We Need New Names – book review

Today for Fiction Friday I’m doing a book review on the novel We Need New Names by NoViolet Bulawayo. I read it as part of Around The World reading challenge, where you read a book from each continent. This one’s from Africa, Zimbabwe to be exact.

I presume that the book is loosely autobiographical. NoViolet lived her early years in Zimbabwe and moved to Michigan when she was eleven years old, just like Darling, the protagonist of this novel.

The novel is divided into two parts. The first part details Darling’s childhood in her home country in Africa. She and her family (or what’s left of it) live in a shanty. They were driven out of their house for reasons, which are not clear (realistically, as they would not have been clear to a little girl like Darling) and now have to live in destitute conditions. All their neighbors and friends have suffered a similar fate. The children are not safe enough, fed enough, or even loved enough most of the time. Their loved ones disappear or have to leave for other countries. They have to witness death and cruelty.

But they do have something special in the midst of all that poverty. They have each other. Darling has several good friends, with whom she spends all her days and shares all her joys and sorrows. Their life is a constant adventure. So when we get to part two, where Darling finally achieves her dream and joins her aunt in America, she loses an important part of herself.

And this loss is at the heart of this novel. Darling finds new friends, and grows apart from her friends in Africa On the surface everything is all right. But she mourns the loss of her friends and everything familiar. Life in America is mostly easy and predictable. At the same time going out at night is forbidden since Darling lives in a poor neighborhood where crime abounds. People do not support each other the same way they do in Africa. Everybody suffers his or her own sorrows privately. And while Darling is happy to live in a place where she has enough food, good clothes, and a warm, comfortable house to live in, she inevitably feels like a part of her has been lost, and can never be retrieved. She can never visit her home country, since she has no visa and if she leaves, she won’t be able to return. She is made to choose between being safe, and her own culture and family; everything that she knows and loves.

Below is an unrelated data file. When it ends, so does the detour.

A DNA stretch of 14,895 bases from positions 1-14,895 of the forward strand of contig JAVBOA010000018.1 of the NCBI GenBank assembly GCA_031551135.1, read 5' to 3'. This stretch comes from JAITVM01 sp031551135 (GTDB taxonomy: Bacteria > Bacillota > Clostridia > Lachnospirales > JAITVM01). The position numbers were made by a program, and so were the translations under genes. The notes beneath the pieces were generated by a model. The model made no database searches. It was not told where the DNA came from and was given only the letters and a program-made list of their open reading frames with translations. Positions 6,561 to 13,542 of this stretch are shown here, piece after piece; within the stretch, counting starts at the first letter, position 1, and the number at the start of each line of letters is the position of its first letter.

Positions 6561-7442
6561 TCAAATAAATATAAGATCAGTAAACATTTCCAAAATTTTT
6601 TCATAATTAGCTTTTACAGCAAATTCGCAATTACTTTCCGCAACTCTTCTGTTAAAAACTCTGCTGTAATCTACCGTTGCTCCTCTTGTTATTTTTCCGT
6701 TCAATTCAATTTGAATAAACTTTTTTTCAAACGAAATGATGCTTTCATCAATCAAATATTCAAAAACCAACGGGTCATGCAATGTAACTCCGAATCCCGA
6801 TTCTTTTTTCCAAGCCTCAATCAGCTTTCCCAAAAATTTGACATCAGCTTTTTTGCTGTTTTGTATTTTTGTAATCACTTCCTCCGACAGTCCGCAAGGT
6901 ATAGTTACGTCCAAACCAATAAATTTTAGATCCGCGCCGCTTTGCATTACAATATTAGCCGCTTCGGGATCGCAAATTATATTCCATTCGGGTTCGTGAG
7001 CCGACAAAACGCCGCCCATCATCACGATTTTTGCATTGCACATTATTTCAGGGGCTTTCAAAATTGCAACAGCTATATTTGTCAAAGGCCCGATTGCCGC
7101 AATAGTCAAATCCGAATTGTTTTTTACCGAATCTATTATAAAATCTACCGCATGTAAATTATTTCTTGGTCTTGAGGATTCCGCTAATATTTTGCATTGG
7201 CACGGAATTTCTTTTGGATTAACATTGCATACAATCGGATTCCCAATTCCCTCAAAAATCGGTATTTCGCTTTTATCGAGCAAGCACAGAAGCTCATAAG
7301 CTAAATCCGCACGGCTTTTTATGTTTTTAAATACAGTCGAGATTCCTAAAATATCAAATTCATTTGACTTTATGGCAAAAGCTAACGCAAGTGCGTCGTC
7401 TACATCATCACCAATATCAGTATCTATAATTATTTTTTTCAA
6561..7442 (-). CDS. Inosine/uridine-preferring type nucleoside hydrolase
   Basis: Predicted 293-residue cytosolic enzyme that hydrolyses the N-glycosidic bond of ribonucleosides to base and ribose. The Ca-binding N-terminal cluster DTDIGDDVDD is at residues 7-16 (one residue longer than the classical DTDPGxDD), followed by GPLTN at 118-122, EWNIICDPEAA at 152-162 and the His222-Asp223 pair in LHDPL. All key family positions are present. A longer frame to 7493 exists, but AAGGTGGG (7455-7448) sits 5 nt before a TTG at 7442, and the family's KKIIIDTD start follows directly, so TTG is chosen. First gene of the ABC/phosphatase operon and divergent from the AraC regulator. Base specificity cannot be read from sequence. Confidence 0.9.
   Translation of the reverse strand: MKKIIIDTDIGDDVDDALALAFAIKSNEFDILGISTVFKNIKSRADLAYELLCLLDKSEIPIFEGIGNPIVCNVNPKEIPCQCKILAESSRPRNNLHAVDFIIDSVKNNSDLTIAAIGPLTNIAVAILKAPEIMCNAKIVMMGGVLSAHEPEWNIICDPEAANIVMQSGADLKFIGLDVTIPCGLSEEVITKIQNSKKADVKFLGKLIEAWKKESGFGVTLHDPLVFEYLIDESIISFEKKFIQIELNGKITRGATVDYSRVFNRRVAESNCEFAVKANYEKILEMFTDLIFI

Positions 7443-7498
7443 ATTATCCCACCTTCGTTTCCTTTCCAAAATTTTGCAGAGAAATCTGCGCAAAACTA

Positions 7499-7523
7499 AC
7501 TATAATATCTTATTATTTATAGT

I liked this novel, it was well written. Darling’s voice came across well and she observes the terrible phenomena around her with a credible combination of naïvety and perspicacity. At the same time there was something slightly jarring about the novel to me. Perhaps the fact that it corresponded so well to several stereotypes that I have about life in Africa. I expected those stereotypes to be broken when I started reading this book, and instead they were confirmed. That is quite possibly because they are true, but it left me feeling a little like I was reading a pamphlet instead of a novel.

I enjoyed the depiction of the friendship between Darling and her friends. I would have yearned for slightly fewer stereotypical situations, the ones about which we’ve all read in the newspapers. There is AIDS, there is teen pregnancy, there is gang violence. It seems stupid to say this, since this book is probably a realistic depiction of what life is really like out there, but fiction should probably not be this realistic. Fiction should surprise and break stereotypes, not uphold them. That would be even more powerful.

The plight of African children is terrible. I don’t want to minimize that at all. If anything, it should be discussed more, not less. This book does a good job at it, but for me it would have been more effective with just a little less predictability. A little more story line. This book doesn’t have a particularly strong plot, which is very realistic but not necessarily as gripping as novels that I enjoy best.

But that’s just my take. Read the book and judge for yourself. It’s definitely worth a read.

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